The US military has confirmed that its fighters, together with those of neighbouring Canada, intercepted two Russian Tupolev Tu-95 Bear long-range bombers that has "strayed" to within 15nm (28km) of US airpace in Alaska last week.
The US-Canadian joint North American Aerospace Defense Command (NORAD) and US Air Force Northern Command revealed that the Tu-95s flew close to the North American buffer zone over Alaska, as first reported by the Denver Post newspaper, which serves NORAD's Colorado Springs headquarters.
The Tu-95s were on a training exercise last Thursday when they penetrated the buffer zone, although they stayed within international airspace. Four Boeing F-15C Eagles from the USAF and two Canadian Boeing CF-18 Hornets were scrambled and flew alongside the bombers until the Russian aircraft exited the zone.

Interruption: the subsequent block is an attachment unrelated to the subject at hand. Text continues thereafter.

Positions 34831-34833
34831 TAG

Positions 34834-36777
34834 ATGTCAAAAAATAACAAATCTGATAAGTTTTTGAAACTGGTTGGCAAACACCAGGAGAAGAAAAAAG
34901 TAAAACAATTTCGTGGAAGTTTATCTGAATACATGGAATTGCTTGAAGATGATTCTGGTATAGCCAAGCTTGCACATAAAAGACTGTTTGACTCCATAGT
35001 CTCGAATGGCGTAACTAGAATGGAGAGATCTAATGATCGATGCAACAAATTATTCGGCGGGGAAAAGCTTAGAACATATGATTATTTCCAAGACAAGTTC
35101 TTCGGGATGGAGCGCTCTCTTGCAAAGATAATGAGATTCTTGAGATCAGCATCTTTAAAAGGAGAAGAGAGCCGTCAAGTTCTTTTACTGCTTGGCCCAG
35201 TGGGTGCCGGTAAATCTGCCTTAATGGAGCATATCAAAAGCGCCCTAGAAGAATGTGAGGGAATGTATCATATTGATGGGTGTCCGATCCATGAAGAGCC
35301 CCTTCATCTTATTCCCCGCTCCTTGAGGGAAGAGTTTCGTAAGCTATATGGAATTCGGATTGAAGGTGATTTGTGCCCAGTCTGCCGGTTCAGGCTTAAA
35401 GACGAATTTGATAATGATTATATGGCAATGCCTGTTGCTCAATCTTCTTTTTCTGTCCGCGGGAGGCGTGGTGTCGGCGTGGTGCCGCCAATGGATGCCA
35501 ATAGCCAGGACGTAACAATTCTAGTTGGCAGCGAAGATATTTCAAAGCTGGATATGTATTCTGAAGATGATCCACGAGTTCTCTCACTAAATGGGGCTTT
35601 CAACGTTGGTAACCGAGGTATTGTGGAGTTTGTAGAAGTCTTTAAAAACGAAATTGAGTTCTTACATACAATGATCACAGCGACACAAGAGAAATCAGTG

However, Russian official claim that the intercepted sorties were a rarity, with most near incursions going undetected. "During the flights, part of a test of long-range aircraft, the bombers’ crews saw NATO fighters, which were flying parallel to them in their airspace,” the Russian air force says. “But there were also segments of flights, including close to Alaska, where our aircraft fly unaccompanied,” it adds.
The Russian bombers were likely part of a wider exercise in its Atlantic, Pacific and Arctic regions lasting four days from 26 September involving 70 bombers and the test-firing of 18 cruise missiles.